(CNN) If students fail history, does it matter?

Test results released in June showed that fewer than _____ of all students are “proficient” in American history.

Many of the fourth grade students asked about Lincoln on the tests could identify him, but few could say why he was an important president.

You need to guess the percentage to be placed in the blank first; then read it all.[/i]

Print Friendly

Posted in * Culture-Watch, * International News & Commentary, America/U.S.A., Children, Education, History, Teens / Youth

8 comments on “(CNN) If students fail history, does it matter?

  1. Archer_of_the_Forest says:

    As a historian, I am both appalled and not surprised. The day I started college, I knew I was going to be a history major. To get into college, I took the SAT, ACT, and a college entrance exam. I was never [i]once[/i] in any of those tests asked a single question about history or political science or civics. Granted, this was 15 years ago or so, but things haven’t changed.

  2. Archer_of_the_Forest says:

    Which, I will add, I thought was a complete crock, because all academic scholarships were based on those tests. So, I felt like I got ripped off because my entire academic scholarship was based on tests that had absolutely nothing to do with the field of study I was going into.

  3. Cennydd13 says:

    Why is it so vitally important that history be taught in our schools? Well, the answer should be perfectly obvious: [b]So that we don’t repeat the mistakes of the past![/b] I keep drumming that into my granddaughters’ heads, and their teachers’ heads, too.

    One of them told me recently that our schools don’t have the proper books for teaching American History, for example, and it turns out that she was right. I’ve got books in my own library that the schools can’t get, nor can our public library! Books telling of Washington, Adams, Jefferson, Dr Benjamin Franklin, the Declaration of Independence, the Constitution, the Supreme Court justices, and sundry other subjects such as the Louisiana Purchase, of Lewis and Clark, the Mexican War, the War of 1812, the Civil War, etc.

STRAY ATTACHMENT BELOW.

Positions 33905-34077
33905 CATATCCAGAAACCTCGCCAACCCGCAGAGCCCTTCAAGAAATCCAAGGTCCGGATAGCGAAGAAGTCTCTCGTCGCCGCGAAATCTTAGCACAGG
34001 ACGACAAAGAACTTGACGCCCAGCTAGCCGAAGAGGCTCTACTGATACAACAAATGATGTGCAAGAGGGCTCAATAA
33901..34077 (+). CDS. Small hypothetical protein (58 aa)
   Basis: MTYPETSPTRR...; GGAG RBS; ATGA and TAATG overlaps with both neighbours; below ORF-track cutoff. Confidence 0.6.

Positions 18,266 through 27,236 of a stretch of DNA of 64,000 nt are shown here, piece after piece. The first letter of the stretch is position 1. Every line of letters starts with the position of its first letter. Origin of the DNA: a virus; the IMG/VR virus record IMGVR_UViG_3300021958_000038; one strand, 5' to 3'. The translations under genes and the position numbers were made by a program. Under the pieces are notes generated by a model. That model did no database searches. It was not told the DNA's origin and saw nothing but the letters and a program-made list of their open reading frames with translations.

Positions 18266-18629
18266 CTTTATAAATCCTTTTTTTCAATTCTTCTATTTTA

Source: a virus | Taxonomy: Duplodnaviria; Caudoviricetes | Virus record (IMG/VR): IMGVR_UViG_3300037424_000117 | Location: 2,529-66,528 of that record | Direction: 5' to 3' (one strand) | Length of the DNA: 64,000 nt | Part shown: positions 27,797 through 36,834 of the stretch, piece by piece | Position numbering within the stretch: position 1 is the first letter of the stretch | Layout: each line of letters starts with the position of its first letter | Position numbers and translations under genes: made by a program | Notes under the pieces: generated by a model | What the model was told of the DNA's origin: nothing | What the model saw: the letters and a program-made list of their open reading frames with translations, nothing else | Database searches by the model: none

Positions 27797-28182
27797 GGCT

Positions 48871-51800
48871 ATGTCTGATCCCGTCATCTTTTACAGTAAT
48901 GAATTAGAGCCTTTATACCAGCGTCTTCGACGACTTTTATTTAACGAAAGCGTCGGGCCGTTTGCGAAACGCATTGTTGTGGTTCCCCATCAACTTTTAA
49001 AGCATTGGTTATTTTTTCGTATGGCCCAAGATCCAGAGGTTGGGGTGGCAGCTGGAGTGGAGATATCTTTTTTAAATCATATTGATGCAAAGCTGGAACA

We Americans know less of our own country’s history than people of other countries know theirs, and that’s deplorable!

  4. paradoxymoron says:

    It’s deliberate. There’s no way that people could be convinced to espouse multiculturalism, and the idea that all cultures are equally good, unless they have no idea what our own culture is. They’re also completely ignorant about free market enterprise, and the source of our prosperity, which is a major reason why people, especially the young, voted for Obama.

  5. sophy0075 says:

    Does it matter? Look at the mess our Nation is in right now. It is those umpteen percent of people who don’t know their history, US and world, who are the majority of the electorate.

  6. David Hein says:

    One good thing I’ve noticed about the study of history is that, even though young people are often uninterested, older people are often very interested–and eager to learn more. AND the older people now interested were often once the young people not interested. It’s just a fact that as people gain more history–having made choices of their own, having established a place in an interesting little community, having gained a sense of identity within a larger whole–they get more interested in the larger world of space and time within which they fit.

    Yes, as a historian, I teach 18-year-olds, and it’s often an uphill (though not impossible) struggle. But I also occasionally give a lecture to an older audience, and the response is invariably gratifying.

    A few months ago, I joined Tom Clemens and Dennis Frye (local Civil War experts) in a day-long program on the Civil War in Washington County, MD (site of the battles of South Mountain and Antietam; location also of St James School), and the large audience was well informed, actively engaged, and … predominantly white-haired.

    I suspect, hopefully, that many of today’s uninformed and uninterested young people will in a few decades be reading history, going on bus tours, joining their local historical society, talking to their children about history, and … bemoaning the lack of historical knowledge of “kids today.”

  7. Cennydd13 says:

    You’d be surprised at how, once they got their hands on books such as those that I have in my library, my granddaughters found that they were indeed interesting and fascinating to read. Sometimes, all it takes is a little spark……………..

  8. Stefano says:

    without even looking I’m going to estimate 12% ( 1 in 8 ) or less. Now, onto the article. See you later!